trust the public with hard truths – .

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trust the public with hard truths – .


Among the many fears during the pandemic, one has been particularly pernicious: fear of the governments of their people. Former US President Donald Trump admitted to downplaying the risks of the coronavirus to “reduce panic”. Jair Bolsonaro, President of Brazil, criticized the press for causing “hysteria”. The British government has delayed its lockdown over fears that the British population will quickly tire of the restrictions. And, in my home country of Denmark, authorities tried not to draw public attention to pandemic preparations in early 2020, to avoid “unnecessary fear”.

But Denmark has turned to a strategy of trusting its citizens with hard truths. The ensuing adherence led to low death rates and laid the groundwork for a 95% vaccination rate for all people over the age of 50 (and 75% for the general population). In September 2021, my country announced that COVID-19 is no longer classified as a “critical threat”.

Prior to the pandemic, I had studied Danes’ responses to crises, including a deadly 2015 terrorist attack in which a lone Islamist gunman attacked a free speech event and a synagogue. My colleagues and I concluded that the majority of Danes did not attack Muslims or call for restricting their rights after these events, in part because of the clear messages from politicians. This is not to say that irrational and harmful behavior does not occur, but the likelihood of mass panic in the face of crises is overestimated, especially if authorities and media keep a cool head.

In March 2020, I started studying pandemic responses at home and abroad, and became an advisor to the Danish government. My overall message was: don’t assume the public is going to panic. This hypothesis is counterproductive and is not confirmed by research.

During a pandemic, rapid behavior change is crucial, so that people cannot be asked to “stay calm and carry on”. They need clear information to take the crisis seriously enough to listen and know how to act. At the beginning of March 2020, that was my post on social networks, in the media and, ultimately, to the Danish government.

When Prime Minister Mette Frederiksen announced a lockdown on March 11, 2020, the government’s rhetoric evolved into impressive clarity and an acknowledgment of uncertainty. The #FlattenTheCurve graphic (popularized by The Economist magazine a few days earlier) was used to show how an uncontrolled epidemic would strain hospitals. It created a sense of urgency and crisis, but no panic. And Frederiksen clearly recognized the uncertainty. “We are in uncharted territory in this situation,” she said. “Will we make mistakes? Yes we will. “

It could be argued that the Danish authorities dared to trust their citizens only because they knew the citizens trusted them. After all, Denmark often tops international trust studies. But I think this experience is relevant elsewhere. Research consistently shows that when faced with a disaster, people react with solidarity and not with panic. For example, a study after an earthquake in China showed that people became more willing to share resources with foreigners and do charitable work (L.-L. Rao et al. Evol. Hmm. Include. 32, 63-69; 2011). Evidence of terrorist attacks in France and elsewhere echoes the Danish experience: while political leaders lead by example, the average citizen does not turn against the rights of people from ethnic minority groups. Even during the epitome of the alleged pandemic panic – hoarding – most people waited patiently in line with their packages of toilet paper.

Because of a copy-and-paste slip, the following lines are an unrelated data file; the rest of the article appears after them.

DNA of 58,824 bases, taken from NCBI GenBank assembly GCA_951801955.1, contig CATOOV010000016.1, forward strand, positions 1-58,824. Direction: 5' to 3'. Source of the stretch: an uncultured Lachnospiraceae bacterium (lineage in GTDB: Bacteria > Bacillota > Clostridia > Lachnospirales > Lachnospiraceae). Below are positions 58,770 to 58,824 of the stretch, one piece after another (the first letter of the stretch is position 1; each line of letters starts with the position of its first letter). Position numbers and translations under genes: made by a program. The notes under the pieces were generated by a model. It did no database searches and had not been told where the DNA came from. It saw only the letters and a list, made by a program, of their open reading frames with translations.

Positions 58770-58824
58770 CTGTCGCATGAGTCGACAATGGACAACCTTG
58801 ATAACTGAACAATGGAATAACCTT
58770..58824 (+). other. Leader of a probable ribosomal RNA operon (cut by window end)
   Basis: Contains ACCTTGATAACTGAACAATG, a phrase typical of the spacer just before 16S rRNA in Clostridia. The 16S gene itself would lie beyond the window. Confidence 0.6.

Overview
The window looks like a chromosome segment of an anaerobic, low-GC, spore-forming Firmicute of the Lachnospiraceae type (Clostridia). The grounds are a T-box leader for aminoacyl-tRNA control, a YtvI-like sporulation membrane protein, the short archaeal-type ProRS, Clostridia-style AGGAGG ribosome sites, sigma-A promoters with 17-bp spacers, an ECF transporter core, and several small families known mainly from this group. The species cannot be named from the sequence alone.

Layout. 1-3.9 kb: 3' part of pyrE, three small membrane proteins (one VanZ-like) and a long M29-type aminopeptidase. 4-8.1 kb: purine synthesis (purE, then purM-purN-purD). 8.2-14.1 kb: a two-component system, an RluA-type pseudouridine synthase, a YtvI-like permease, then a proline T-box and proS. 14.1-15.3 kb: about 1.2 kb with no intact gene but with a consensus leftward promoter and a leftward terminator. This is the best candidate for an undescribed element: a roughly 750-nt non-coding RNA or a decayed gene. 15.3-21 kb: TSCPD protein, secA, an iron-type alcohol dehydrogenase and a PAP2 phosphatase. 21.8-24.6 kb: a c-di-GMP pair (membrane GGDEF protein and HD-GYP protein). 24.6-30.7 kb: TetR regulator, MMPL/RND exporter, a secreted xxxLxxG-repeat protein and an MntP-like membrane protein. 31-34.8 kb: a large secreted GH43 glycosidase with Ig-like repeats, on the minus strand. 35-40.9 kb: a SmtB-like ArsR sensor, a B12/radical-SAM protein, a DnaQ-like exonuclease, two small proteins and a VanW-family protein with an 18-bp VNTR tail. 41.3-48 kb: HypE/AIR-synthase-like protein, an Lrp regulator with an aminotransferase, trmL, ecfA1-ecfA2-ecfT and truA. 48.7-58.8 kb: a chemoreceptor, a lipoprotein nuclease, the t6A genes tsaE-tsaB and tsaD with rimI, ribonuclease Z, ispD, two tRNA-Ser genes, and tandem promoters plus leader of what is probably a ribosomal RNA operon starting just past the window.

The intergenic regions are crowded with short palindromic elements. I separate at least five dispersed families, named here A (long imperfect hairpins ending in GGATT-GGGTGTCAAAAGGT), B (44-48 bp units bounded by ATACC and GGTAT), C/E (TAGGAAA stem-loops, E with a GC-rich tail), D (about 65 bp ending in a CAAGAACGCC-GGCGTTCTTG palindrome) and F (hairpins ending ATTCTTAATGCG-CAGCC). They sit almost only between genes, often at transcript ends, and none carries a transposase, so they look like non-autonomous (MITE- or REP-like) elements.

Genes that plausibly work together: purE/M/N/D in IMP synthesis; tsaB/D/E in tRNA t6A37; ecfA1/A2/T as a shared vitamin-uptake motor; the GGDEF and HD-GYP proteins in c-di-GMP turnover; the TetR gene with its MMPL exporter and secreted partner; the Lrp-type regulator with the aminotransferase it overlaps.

The idea that the public is unable to deal effectively with the unpleasant truth thwarts the management of the pandemic. This causes authorities to communicate in self-defeating ways. My group’s research shows that messages should communicate self-efficacy: people who think they know what to do and how are likely to comply (F. Jørgensen et al. Fr. J. Health psychologist. 26, 679-696; 2021). Governments that underestimate their populations focus on what the public cannot do.

Publicly suspicious authorities also downplay negative or complicated facts. Rather than explaining emerging evidence, for example, of diminishing immunity or new variants, paternalistic authorities resort to vague assurances. Our research shows that imprecision inhibits vaccine acceptance and lowers trust in authorities (MB Petersen et al. Proc. Natl Acad. Sci. United States 118, e2024597118; 2021).

Maintaining trust is essential: it is the best indicator of vaccine acceptance and an antidote to misinformation. Danish health officials have made clear the serious, potentially fatal side effects when they suspended the use of specific vaccines, even though side effects are extremely rare. My research and that of others show that this decision – with explicit descriptions of trade-offs and effectiveness – did not undermine overall support for immunization or confidence in health authorities (KM Sønderskov et al. Day. Darling. J. 68, A03210292; 2021).

In 1997, political scientist and Nobel laureate in economics Elinor Ostrom warned that policymakers create “cynical citizens with little trust in one another” by acting without regard to people’s ability to think for themselves. themselves. Perhaps such problems persist because governments have increasingly relied on behavioral advice rooted in psychological bias research. While such research does not intend to promote the idea that populations are irrational, it routinely highlights errors in human decision-making, which can amplify views already popular among political elites.

What can be done to allay this mutual mistrust? To borrow from game theory, only the authorities can play the role of precursor. If the authorities do not dare to trust, the citizens never will.

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